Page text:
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What we know about the appeal hearing

(CNN) – Serbian tennis star Novak Djokovic He maintains a legal battle against the Australian government’s decision to revoke his visa.

Before breaking the federal court for lunch, lawyers for both sides were given the opportunity to present their case as to why Djokovic’s visa should, and should not, be revoked.

This is what we know so far:

Why Djokovic’s lawyers in court?

The tennis player is trying to reverse Friday’s decision when his visa is revoked. He wants to compete in the Australian Open, which begins on Monday, and hopes to win a 21st Grand Slam title, which is unprecedented in the history of the sport.

Latest in court

The hearing adjourned at 3 pm (local time) on Sunday as judges consider Djokovic’s fate.

Chief Justice James Olsop adjourned the court so that he and two other justices could consider arguments made during Sunday’s hearing.

Judge Allsopp said he hopes to be able to issue a ruling on Sunday, although there is a possibility that they will need to schedule another hearing on Monday morning.

Djokovic will be in center court on Monday night, if he’s allowed to play

Novak Djokovic is set to play in midfield when the Australian Open begins on Monday, if he is allowed to play a Grand Slam.

Tournament organizers released the day one fixture schedule on Sunday, with Djokovic appearing in Monday’s final at Rod Laver Arena.

Djokovic is scheduled to face fellow Serbian Miomir Kikmanovic.

Djokovic’s ability to play depends on the outcome of his appeal against a ministerial decision revoking his visa.

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Federal court judges are currently deliberating on the case after Djokovic’s lawyers and the government appeared in court early Sunday.

What do your lawyers argue?

Djokovic’s lawyer, Nick Wood, explained three reasons why Immigration Minister Alex Hawke made a miscarriage of justice.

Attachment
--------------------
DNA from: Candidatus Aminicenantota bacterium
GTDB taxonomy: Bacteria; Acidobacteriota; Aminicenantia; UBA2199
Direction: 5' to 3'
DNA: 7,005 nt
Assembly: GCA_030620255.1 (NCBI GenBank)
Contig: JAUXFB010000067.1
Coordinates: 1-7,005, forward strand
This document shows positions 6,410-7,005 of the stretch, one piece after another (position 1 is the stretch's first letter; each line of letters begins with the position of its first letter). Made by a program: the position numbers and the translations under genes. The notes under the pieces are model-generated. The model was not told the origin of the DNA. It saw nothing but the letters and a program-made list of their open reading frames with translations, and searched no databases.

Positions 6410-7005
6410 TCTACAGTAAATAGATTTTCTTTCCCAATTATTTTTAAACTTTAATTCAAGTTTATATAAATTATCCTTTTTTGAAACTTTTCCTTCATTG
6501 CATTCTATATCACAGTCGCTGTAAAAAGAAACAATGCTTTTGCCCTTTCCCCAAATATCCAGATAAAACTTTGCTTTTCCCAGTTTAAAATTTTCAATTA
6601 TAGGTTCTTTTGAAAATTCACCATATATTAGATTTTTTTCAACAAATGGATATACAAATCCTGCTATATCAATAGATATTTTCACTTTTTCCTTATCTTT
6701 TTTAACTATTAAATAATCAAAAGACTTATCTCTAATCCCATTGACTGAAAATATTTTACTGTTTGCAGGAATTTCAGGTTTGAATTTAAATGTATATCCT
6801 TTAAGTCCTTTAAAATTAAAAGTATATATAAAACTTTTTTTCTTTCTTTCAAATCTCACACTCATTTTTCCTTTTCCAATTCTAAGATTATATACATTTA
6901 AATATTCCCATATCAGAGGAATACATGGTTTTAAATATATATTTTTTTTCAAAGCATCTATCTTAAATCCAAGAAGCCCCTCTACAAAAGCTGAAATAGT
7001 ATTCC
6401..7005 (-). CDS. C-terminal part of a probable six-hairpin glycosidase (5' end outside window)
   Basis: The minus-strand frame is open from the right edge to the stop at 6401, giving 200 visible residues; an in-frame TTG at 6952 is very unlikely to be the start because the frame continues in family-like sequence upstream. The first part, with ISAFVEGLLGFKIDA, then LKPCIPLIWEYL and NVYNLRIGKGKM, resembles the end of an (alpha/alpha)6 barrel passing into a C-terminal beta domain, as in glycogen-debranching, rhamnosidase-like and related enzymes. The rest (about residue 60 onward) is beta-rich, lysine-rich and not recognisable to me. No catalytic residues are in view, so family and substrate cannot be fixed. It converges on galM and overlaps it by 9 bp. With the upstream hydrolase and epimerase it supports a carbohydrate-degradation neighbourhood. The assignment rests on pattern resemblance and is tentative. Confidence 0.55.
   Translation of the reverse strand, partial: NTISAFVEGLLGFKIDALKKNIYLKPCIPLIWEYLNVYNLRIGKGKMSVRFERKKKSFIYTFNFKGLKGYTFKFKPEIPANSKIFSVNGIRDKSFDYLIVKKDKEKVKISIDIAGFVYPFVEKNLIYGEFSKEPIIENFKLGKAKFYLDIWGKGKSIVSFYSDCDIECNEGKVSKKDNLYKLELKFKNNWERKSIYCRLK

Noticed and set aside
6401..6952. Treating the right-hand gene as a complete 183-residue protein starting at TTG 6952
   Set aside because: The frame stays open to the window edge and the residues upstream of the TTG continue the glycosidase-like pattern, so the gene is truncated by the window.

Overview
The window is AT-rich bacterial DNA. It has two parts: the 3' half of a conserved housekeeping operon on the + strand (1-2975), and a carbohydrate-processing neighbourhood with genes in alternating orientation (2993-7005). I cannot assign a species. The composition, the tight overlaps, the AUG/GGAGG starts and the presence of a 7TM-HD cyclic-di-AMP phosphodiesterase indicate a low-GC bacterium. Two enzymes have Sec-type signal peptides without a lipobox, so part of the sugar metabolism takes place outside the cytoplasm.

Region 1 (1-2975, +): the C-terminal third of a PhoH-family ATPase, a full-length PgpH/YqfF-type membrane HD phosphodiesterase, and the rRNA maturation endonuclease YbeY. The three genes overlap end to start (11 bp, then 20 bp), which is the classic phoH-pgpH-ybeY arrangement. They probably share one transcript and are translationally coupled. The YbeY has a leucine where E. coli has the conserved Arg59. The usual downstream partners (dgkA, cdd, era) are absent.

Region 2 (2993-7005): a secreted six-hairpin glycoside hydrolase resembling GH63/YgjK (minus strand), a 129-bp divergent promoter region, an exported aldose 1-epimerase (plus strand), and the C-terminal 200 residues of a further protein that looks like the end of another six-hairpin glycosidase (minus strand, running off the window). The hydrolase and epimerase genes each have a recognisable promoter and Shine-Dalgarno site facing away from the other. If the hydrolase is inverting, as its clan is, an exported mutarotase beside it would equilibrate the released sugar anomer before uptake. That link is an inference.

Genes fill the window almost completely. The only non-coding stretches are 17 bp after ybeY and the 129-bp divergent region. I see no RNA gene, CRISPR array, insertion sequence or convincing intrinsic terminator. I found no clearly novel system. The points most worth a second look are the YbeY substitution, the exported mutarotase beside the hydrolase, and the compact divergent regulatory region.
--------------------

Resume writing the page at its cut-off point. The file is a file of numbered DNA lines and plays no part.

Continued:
Wood focused on the first reason, arguing that the minister had not taken into account the consequences of Djokovic’s visa cancellation. He said it was possible that Djokovic’s dismissal could incite government vaccinations, which is exactly what the government says it is trying to prevent.

The other two reasons are that the minister was not convinced that Djokovic’s presence “is or could be” a relevant risk, and that the decision to ban him due to his “position on vaccination” was unreasonable or illogical.

Nadal and the Djokovic case: We hope this circus ends soon 1:02

What happens to the government?

However, Stephen Lloyd, who represents Hook, said Djokovic’s visa revocation isn’t just about his ability to spark protests among anti-vaccine campaigners.

He said Djokovic showed little regard for COVID-19 restrictions by ignoring a positive COVID-19 test and not wearing a mask while taking a photo. That could threaten public health, Lloyd said, by encouraging others to disregard health instructions.

Where is Djokovic?

Early Sunday morning, Djokovic was transferred from Park Inn Melbourne, where he was detained by immigration, to his attorney’s office to monitor the process.

For a short time, two Djokovic fans stood outside the office building, showed their support for the star and watched the audience on the mobile phone.

what happened after that?

A decision is expected today on whether the world’s No. 1 tennis player will play the Australian Open, or if his visa revocation exists and he needs to leave the country.

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